TODAY'S PAPER
83° Good Evening
83° Good Evening
Long IslandNassau

Attorney general widens pension probe

New York State Attorney General Andrew Cuomo is

New York State Attorney General Andrew Cuomo is suing rental complex developers over lack of access for disabled people. (March 18, 2010) Photo Credit: Howard Schnapp

The state attorney general's office will examine the payroll records of hundreds of state and local government retirees - including many recent retirees from Long Island - in a new statewide investigation of pension padding, officials said Thursday.

In a news conference at C.W. Post's Brookville campus with Nassau County Executive Edward Mangano, state Attorney General Andrew Cuomo said the new probe is an expansion of the investigation his office began in 2008 after Newsday stories about pension abuses.

"We have found fraud all throughout the system," Cuomo said of the probe.

Pension padding is the practice of using overtime or other means to inflate one's salary before retirement. Pensions are typically based on the three final or highest years of salary, so higher salaries yield higher pensions.

Some states specifically ban pension padding, also known as spiking, but New York does not. Cuomo called that "a legal loophole" and said he expected to find both mismanagement and outright fraud in the probe.

His office is requesting payroll records for people who retired last year from 28 state agencies and local governments that have some of the highest pension payments in the state. Among them are Nassau and Suffolk counties, the city of Glen Cove and the villages of Old Westbury, Lynbrook and Hempstead.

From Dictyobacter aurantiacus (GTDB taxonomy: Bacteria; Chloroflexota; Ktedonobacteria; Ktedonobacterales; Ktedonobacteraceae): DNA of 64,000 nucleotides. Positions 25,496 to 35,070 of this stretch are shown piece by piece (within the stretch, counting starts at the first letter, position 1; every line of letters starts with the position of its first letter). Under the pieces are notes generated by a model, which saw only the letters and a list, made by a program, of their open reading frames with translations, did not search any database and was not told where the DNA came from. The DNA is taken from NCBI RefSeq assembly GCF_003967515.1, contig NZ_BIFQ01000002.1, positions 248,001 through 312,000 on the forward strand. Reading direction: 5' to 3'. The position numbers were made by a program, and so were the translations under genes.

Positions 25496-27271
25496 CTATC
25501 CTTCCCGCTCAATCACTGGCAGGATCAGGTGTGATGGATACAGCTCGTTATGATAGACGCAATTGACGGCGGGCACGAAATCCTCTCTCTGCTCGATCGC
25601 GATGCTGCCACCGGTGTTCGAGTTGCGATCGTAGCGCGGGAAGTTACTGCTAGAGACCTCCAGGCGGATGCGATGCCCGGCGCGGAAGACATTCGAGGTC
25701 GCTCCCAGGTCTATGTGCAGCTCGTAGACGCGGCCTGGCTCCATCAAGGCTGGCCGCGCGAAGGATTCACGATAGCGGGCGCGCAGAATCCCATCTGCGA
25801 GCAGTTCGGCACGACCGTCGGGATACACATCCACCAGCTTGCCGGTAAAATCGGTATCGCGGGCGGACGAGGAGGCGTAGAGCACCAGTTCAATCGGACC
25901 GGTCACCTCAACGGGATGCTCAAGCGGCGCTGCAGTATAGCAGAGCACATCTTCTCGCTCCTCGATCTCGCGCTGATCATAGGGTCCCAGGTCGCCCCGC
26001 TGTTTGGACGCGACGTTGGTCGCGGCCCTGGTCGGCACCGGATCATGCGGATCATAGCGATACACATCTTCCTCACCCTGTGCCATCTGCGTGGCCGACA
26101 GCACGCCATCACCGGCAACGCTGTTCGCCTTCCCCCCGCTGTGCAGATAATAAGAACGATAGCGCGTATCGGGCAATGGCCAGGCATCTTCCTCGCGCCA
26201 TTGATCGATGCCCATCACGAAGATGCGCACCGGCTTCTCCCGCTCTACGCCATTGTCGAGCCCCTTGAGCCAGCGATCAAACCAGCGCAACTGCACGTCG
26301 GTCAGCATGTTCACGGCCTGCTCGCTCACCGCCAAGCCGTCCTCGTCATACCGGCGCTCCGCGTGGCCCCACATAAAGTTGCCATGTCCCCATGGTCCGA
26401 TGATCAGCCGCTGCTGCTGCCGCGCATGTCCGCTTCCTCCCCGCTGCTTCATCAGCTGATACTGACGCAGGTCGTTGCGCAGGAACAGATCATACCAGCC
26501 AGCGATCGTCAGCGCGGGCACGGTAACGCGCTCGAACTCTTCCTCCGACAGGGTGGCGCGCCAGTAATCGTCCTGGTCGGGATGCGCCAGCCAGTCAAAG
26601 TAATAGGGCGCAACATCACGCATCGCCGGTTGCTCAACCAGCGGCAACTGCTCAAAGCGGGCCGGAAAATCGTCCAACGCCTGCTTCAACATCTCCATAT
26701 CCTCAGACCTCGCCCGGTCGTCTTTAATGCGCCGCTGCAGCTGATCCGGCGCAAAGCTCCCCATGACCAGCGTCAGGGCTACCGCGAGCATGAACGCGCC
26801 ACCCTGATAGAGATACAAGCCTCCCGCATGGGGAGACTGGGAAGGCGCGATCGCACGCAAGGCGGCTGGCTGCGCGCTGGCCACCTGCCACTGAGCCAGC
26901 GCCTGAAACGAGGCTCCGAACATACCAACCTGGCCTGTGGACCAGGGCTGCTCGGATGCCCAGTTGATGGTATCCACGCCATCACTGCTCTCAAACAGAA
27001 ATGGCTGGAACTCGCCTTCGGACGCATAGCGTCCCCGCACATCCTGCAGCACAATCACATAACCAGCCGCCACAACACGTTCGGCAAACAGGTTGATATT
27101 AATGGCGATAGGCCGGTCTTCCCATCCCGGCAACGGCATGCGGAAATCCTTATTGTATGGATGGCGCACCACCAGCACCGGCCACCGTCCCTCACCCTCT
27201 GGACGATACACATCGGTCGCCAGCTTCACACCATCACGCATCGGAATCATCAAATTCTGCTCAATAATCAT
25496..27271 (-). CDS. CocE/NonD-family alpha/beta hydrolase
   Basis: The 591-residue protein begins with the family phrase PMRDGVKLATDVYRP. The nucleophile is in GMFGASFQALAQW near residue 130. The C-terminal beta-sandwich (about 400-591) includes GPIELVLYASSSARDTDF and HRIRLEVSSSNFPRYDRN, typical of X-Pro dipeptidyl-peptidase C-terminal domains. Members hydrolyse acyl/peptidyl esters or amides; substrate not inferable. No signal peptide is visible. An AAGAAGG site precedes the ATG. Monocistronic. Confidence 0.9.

Although no individuals have been targeted yet, Cuomo cited the case of a sanitary district official whose annual salary increased from about $150,000 to more than $200,000 through raises, bonuses and special payments.

Sources close to the investigation said he was referring to Charles Scarlata, then 51 and the supervisor of Sanitary District 7 in Oceanside. Scarlata's compensation package, which includes deferred compensation of $25,000 a year for 15 years after he retires, drew fire after being reported in Newsday last year.

Scarlata's father, Michael, who retired from the district and still serves as its consultant and spokesman, declined to comment Thursday.

Village mayors reached for comment Thursday said they welcomed the investigation. "It's true," said Hempstead Mayor Wayne Hall. "A lot of people pad their stuff."

"I'm all for it," said Glen Cove Mayor Ralph Suozzi.

Comments

We're revamping our Comments section. Learn more and share your input.

Latest Long Island News